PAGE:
Amy had never been one to turn down food, something that became amplified when she was expecting and therefore hungry at all times. She reached for the spoon and slowly brought it to her lips.
The bowl was wiped clean in seconds. Amy pushed it back towards the Doctor expectantly, who laughed and scooped a second helping into it from a pan on the flat stovetop.
"I. Am going. To die."
"No you're not. You're doing fine!"
"I'm sweating. I don't sweat."
"I'm pretty sure it's impossible for humans not to sweat at some point in their lives."
"I. Hate you."
"Now you know that's not true."
"It so is."
"Doctor, zip it!" Amy stopped jogging for a moment to catch her breath, her hands on her knees. The Doctor had bought her black jogging pants and a matching top for the occasion, as well as a polyester jacket to ward off the slight spring chill. She'd fastened her long red hair back into a ponytail herself, but he'd had to help her with getting her trainers on, what with August in the way. Amy couldn't help but be jealous of him; he never had to worry about not being able to see over his stomach. He was even dressed in his regular ensemble, bowtie included, without one bead of sweat shining on his forehead.
"Here," the Doctor said, procuring a bottle of water from one of his bottomless inside jacket pockets. Gratefully Amy took it, not bothering to stop and marvel at the fact that it was as cold as if it had just come out of a freezer before gulping half of it down.
"Can't we just stop now? I'm about to pass out," Amy asked once she was mostly recovered.
"Where's the fun in that?"
"Sounds fun to me. Besides, Ian and Jenna could have given Mrs. Bloom a heart attack by now. I'm surprised she agreed to take 'em again after watching them last time."
"It was only a little explosion. And remember, Mrs. Bloom said that lamp had faulty wiring anyway, so it wasn't entirely their fault."
The Doctor opened his mouth to further defend his renegade offspring when he suddenly noticed how empty the street was. Despite the fact that it was early, they were still in a residential area, and there should have been at least one person out walking a dog or fetching the paper or something to that effect.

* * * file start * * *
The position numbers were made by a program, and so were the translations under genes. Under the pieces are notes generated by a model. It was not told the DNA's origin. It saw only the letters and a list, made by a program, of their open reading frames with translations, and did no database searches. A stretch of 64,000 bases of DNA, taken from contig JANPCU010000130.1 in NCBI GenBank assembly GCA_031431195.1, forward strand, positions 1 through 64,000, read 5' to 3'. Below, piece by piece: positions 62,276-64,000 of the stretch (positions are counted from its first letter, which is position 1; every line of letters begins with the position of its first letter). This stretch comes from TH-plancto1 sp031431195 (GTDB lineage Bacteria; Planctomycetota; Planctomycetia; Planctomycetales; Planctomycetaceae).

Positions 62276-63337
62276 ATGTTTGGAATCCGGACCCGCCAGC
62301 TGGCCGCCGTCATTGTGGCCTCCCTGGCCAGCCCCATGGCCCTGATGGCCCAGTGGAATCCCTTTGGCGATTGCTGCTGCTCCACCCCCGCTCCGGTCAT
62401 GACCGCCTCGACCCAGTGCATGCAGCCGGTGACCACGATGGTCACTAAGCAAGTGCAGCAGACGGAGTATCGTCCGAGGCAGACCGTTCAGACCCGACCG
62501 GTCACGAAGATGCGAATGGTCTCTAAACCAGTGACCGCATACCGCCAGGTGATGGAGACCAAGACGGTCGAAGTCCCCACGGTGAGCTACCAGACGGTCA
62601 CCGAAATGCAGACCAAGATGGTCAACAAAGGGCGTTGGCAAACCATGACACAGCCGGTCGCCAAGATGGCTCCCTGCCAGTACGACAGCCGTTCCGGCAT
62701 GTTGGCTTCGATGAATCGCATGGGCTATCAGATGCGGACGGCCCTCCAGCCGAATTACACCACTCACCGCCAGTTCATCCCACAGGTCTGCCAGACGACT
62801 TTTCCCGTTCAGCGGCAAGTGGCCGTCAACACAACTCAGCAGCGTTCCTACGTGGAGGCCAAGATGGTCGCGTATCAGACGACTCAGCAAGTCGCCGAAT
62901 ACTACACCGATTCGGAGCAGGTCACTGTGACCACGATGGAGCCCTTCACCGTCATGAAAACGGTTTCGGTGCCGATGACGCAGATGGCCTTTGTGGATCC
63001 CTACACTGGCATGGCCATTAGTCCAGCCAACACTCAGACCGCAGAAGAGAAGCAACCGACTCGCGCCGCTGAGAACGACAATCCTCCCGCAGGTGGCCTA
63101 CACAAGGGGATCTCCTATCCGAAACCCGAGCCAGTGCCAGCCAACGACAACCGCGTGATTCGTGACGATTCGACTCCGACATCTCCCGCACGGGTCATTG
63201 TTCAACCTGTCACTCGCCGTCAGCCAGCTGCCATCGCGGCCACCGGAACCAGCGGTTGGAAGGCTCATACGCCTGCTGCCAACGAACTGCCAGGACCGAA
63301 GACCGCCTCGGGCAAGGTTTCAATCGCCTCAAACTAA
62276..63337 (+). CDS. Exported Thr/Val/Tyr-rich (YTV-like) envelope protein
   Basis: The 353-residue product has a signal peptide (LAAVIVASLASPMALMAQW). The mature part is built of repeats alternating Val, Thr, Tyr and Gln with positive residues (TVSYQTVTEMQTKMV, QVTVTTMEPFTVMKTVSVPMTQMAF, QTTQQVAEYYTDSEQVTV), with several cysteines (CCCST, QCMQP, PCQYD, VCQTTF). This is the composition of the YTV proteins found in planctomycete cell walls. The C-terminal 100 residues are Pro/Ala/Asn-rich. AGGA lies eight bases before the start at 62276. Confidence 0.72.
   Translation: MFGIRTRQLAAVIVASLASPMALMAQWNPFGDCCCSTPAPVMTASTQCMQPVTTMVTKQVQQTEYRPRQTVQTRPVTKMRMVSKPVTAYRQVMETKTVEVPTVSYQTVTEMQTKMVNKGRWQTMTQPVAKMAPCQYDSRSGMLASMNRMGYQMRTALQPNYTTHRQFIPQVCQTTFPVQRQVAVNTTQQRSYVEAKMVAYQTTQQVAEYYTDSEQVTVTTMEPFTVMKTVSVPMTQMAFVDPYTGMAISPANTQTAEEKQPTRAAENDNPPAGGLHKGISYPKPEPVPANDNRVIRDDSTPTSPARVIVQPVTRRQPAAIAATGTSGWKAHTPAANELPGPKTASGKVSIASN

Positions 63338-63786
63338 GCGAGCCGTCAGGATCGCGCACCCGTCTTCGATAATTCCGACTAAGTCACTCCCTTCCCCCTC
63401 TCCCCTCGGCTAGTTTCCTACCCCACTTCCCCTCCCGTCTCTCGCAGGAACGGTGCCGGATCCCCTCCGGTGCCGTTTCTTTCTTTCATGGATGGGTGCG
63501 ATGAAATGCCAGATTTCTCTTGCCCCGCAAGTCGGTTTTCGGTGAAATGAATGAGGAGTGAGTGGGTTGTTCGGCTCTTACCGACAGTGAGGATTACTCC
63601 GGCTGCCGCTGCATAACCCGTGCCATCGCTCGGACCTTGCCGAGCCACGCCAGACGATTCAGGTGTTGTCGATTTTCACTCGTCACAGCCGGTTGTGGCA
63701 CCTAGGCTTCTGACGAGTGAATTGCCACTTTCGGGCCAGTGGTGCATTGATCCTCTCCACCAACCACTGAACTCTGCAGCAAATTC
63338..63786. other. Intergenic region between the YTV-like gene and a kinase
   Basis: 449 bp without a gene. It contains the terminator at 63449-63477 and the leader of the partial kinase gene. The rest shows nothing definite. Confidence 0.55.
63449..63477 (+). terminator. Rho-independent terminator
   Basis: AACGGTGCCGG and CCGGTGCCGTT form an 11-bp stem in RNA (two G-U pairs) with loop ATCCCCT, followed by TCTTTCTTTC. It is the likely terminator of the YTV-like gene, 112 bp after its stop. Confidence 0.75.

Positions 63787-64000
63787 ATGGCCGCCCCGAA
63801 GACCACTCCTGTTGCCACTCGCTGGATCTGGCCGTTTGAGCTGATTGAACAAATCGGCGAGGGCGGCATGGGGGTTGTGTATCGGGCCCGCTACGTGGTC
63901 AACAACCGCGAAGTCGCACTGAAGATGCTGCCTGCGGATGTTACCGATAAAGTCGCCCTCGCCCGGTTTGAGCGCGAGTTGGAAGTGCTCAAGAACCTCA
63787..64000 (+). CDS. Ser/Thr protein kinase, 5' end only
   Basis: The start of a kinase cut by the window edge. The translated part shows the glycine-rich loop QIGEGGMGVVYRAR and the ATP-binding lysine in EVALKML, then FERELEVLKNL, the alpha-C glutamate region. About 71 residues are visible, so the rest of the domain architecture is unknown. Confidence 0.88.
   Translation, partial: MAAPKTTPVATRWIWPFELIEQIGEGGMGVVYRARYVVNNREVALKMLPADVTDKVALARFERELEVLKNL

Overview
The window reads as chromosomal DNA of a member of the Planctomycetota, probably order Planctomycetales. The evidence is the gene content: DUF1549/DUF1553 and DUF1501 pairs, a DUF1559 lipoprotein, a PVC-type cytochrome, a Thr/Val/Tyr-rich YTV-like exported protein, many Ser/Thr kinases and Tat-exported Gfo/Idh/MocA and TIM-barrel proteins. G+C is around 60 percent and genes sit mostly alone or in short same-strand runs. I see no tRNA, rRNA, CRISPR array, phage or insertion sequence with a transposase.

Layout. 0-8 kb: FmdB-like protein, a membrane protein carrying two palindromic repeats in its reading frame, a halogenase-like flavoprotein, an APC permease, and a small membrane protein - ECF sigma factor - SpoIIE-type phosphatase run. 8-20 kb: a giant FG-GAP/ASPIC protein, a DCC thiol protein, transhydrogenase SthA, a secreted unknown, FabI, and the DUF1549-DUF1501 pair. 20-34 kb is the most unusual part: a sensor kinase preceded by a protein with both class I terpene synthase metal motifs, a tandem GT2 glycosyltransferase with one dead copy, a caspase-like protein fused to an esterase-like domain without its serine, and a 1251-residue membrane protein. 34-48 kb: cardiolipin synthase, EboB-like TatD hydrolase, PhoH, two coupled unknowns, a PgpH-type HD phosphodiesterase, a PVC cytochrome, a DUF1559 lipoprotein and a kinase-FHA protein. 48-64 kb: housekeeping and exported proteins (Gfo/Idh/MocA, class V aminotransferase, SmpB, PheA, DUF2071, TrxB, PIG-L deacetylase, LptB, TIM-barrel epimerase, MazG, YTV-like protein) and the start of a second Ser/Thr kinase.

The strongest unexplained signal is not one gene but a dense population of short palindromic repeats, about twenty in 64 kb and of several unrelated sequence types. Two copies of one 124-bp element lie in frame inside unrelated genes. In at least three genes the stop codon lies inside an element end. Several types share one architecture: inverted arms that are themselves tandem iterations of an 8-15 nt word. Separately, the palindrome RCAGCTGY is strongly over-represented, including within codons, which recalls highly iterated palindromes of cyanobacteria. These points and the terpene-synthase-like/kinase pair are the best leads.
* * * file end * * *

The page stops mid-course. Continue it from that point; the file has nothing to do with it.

Without warning, the sky went black, as if someone had snuffed out the sun. The only light came from the distant streetlamps, which had automatic sensors.
"Doctor, what's going on?" Amy asked nervously, her eyes trying to adjust to the sudden change in light.
The Doctor was just as confused as she was, looking around for an answer to the question but finding nothing out of the ordinary besides the lack of sun. This was exactly what he'd been afraid of. "We need to get back to the apartment."
"NOW, Amelia! GO!"
The Doctor shoved her ahead of him. She stumbled a bit and nearly fell forward, but he caught her under the arms just in time. They ran together, him propelling her along when she couldn't keep up.
They were too late, however. A few minutes later the Doctor felt something prick his neck. Stopping, he reached up and plucked out a rather large dart, its contents having already been discharged into his bloodstream. His hearts started beating frantically. No.
"Doctor! Doctor, what's happening? Is it them? What did they do to you?" Amy grabbed ahold of both of his hands, the dart having fallen to the ground. Whatever it had been loaded with must have been quite potent indeed, created especially for a Time Lord, for the Doctor was already becoming unsteady on his feet, the darkened street spinning at an alarming rate around him.
"Run, Amy…get away while you still…can…" The Doctor's vision was starting to blur as he sunk to his knees, collapsing entirely when he found himself unable to maintain his balance.
"No. No, I won't leave you." She was still holding on to him as if it would keep him conscious, although she knew she was fighting a losing battle.
"Fight them…Amy. Don't let…them take you." All he could see now was her face, flooded with concern and terror, so beautiful regardless. It pained him more than words could express to know he was about to lose her—and there was nothing he could do to stop it.
Amy nodded, tears brimming in her eyes. She lay down beside him, pulling his arms around her, and held his face between her palms. "I love you," she told him, brushing her lips against his.
"Love…you." The last of the Doctor's strength spent on these two words, his eyes closed, and his head lulled to side.
Amy choked on a sob and burrowed into his chest, the faint beat of his hearts the only sign to her that he was still alive.
They came, as she knew they would, the men without faces. One of them attempted to pry her away from the Doctor, but she held fast, sobbing into his shirt. It took three to finally pull her off, and once she was separated from him she lashed out, kicking and biting and screaming as wildly as she could manage. Apparently it surprised them, and for a moment they hesitated, giving her enough time to make a break for it.
There was a possibility that she could have made it, if she hadn't been burdened with the extra weight of a child. They caught her before she reached the end of the street, and she felt a needle jam into her arm, felt herself going limp as the darkness overtook her. After that, she could remember nothing.
Firstly, I would like to remind you guys that I shall be posting the next story shortly. After all, Moffat does cliffhangers all the time and makes you wait two weeks (or months) to find out what happens. I only make you wait a few days at most. Ergo, there is NO NEED to get violent. Thank you.
Reviews make my happy little Doctor Who-infused dream world go 'round. Just remember that. :)